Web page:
Neither the recruiting rules nor the advertising nor the offer of appointment will circumvent the service rules, legislation and regulatory requirements. Even if the advertising provided that an appointee shall be put under fixed salary for a term of 5 years, never explained that even if the laws and regulations so include, the past service of a career aspirant who has been a Government servant already for over 5 years will be wiped out, nor could it have been so recommended. The judgement was passed by the High Court of Tripura in the case of Aparna Chowdhury v. The State of Tripura [WP(C) No.290/2020] by Single Bench consisting of Hon’ble Justice MR. Akil Kuresh.
The petitioner was selected and offered an appointment to the post of Postgraduate teacher in English in a Government school on a fixed monthly payment of Rs.22,785 under office memorandum. The petitioner accepted such appointment and after rendering her resignation which was accepted by the employer. Her grievance is that in her new assignment as a Government teacher her pay has been downgraded. She would point out that as a teacher in a grant-in-aid school. Therefore, this petition praying that her past service in grant-in-aid school is counted for her pay fixation as a Government teacher.
Learned counsel for the petitioners strenuously urged that both the petitioners were placed in proper pay scales prescribed by the Government for teachers. They were teachers in grant-in-aid schools where the grant of salary to the teaching staff would come from the Government funds. Such teachers are paid at the same rate as Government teachers. Their service conditions are governed by the grant-in-aid code of the State of Tripura which envisages proper selection and appointment of teachers as well as their tenure protection. Their engagements were thus akin to Government service. They had applied for selection with prior objection from their employers and joined the duties after tendering technical resignations.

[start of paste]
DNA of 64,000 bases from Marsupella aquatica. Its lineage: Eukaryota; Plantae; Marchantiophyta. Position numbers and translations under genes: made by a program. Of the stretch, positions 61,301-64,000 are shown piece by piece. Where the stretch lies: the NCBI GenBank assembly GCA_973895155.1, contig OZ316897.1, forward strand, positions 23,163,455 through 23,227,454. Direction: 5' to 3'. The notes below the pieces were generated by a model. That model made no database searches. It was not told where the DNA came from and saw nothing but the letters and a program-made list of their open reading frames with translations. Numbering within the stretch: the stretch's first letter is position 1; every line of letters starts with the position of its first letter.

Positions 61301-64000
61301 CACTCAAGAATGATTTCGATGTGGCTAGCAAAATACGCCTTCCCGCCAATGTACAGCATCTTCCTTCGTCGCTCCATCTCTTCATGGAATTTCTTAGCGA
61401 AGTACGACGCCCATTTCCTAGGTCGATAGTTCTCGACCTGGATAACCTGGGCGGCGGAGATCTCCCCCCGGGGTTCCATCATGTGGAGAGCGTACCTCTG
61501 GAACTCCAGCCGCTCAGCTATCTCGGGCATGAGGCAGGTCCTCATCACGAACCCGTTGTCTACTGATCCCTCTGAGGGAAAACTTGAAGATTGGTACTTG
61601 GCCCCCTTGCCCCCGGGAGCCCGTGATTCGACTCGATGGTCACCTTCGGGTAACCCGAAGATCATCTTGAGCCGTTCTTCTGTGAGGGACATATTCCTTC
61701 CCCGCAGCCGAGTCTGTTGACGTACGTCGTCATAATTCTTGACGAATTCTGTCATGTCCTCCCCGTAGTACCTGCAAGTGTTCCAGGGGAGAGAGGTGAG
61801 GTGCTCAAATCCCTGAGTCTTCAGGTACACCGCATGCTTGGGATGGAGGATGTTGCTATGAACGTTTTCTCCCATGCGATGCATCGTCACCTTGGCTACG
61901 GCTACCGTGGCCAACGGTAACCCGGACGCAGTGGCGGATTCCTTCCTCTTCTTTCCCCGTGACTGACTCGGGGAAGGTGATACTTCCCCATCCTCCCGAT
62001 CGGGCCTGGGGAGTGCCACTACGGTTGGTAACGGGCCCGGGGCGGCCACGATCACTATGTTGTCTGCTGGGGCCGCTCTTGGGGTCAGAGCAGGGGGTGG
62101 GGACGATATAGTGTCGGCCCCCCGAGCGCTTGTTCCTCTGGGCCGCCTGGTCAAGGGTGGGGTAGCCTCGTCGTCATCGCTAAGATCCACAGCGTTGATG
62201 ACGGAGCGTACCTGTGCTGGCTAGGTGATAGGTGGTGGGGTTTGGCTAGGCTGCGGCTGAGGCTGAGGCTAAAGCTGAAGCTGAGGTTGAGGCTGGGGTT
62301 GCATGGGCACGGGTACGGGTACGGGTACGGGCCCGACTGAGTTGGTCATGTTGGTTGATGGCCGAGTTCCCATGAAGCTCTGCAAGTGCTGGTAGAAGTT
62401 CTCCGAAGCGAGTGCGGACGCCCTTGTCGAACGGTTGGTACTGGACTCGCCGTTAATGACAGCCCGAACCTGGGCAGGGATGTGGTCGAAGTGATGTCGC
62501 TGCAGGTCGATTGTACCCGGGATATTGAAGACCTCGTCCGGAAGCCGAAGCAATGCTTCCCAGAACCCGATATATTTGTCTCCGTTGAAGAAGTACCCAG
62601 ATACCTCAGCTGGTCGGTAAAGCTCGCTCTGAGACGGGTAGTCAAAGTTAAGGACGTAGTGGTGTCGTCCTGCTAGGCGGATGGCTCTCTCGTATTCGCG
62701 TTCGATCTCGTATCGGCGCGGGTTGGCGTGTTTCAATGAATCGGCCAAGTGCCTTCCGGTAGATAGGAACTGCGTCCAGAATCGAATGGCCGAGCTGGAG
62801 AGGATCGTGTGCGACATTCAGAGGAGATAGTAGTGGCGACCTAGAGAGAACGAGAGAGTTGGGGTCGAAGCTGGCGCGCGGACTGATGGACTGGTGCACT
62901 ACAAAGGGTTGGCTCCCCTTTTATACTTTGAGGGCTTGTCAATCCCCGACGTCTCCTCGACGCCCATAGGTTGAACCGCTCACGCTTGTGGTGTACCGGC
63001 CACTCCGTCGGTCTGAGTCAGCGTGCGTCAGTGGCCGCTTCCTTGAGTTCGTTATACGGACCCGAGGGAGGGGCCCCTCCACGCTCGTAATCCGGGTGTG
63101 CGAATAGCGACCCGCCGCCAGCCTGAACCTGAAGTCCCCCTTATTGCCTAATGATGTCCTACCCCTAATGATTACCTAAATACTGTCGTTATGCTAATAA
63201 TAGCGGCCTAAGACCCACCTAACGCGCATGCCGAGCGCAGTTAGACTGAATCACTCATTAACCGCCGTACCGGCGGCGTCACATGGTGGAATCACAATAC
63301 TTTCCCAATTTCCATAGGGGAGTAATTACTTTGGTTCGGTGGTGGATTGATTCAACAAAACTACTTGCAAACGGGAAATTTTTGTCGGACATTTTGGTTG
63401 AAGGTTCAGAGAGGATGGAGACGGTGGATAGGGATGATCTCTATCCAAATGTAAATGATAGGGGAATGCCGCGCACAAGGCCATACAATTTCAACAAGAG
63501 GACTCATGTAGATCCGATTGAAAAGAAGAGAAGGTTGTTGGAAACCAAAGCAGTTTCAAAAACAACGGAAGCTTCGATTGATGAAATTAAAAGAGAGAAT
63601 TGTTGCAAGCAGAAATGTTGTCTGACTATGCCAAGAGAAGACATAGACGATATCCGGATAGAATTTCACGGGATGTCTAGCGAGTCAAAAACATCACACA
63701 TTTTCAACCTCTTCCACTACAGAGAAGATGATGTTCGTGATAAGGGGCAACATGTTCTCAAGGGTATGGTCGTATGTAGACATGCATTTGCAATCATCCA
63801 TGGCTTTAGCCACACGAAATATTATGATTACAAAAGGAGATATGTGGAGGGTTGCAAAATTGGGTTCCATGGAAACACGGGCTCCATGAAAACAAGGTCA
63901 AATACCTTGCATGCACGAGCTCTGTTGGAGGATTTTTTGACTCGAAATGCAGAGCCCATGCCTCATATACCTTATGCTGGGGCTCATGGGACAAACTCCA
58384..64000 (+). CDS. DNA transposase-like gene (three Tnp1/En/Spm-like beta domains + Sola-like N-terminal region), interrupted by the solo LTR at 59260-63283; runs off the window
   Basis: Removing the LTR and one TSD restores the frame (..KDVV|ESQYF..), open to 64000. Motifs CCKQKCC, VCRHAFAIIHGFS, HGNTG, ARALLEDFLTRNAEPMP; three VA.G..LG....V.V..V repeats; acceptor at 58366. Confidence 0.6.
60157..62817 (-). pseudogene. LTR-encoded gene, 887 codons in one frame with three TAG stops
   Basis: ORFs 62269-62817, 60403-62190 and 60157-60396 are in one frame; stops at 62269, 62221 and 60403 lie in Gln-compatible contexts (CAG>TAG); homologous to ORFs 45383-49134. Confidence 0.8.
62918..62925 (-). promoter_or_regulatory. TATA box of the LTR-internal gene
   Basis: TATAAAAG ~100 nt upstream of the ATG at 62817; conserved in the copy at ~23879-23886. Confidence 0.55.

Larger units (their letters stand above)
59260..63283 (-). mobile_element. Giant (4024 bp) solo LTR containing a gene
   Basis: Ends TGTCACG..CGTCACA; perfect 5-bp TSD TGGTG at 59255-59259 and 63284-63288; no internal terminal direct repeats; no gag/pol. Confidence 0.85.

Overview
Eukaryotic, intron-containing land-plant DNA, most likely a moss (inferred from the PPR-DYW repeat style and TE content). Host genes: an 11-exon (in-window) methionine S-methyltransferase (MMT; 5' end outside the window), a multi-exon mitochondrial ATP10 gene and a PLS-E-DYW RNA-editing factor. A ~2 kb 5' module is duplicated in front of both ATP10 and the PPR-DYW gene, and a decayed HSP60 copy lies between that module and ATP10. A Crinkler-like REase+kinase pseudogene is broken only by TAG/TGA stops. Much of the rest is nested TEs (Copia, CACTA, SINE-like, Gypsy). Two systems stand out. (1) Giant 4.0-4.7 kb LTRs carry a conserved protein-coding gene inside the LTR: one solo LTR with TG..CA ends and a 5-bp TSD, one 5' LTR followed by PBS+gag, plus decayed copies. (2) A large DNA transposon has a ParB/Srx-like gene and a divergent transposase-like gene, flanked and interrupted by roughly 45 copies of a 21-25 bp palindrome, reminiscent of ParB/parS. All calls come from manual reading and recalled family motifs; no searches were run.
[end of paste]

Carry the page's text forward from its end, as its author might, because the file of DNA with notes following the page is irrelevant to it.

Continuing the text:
Learned counsel for the respondent the petitions contending that the petitioners had applied in response to the advertisement which clearly specified that the appointee would be expected to discharge duties for 5 years on a fixed salary basis before he/she would be brought over to the regular scale. The petitioners accepted appointments with this clear stipulation in mind. Further, they were working in private schools. Merely because the schools received grant-in-aid from the Government would not mean that the petitioners were Government servants. CCS Rules and the instructions relied upon by the petitioners would apply only in case a Government servant from one department tenders technical resignation and joins another Government department which is not the situation in the present case.
“It can be seen that interdepartmental migration of the employees is not discouraged, be it the Government of India or the State. Specifically Rule 26(2) of CCS Rules protects the past service of an employee of the Government even after his technical resignation and joining a new post. Though this is limited for pensionary benefits of an employee, it is impossible.”
While dismissing the petition the cord observed that “the objection of the Government that the petitioners accepted their appointments with full knowledge and, therefore, they are estopped from raising their grievances is possible of the summary disposal. Neither the recruitment rules nor the advertisement nor the offer of appointment Page 12 of 13 can override the service rules, regulations and statutory provisions.”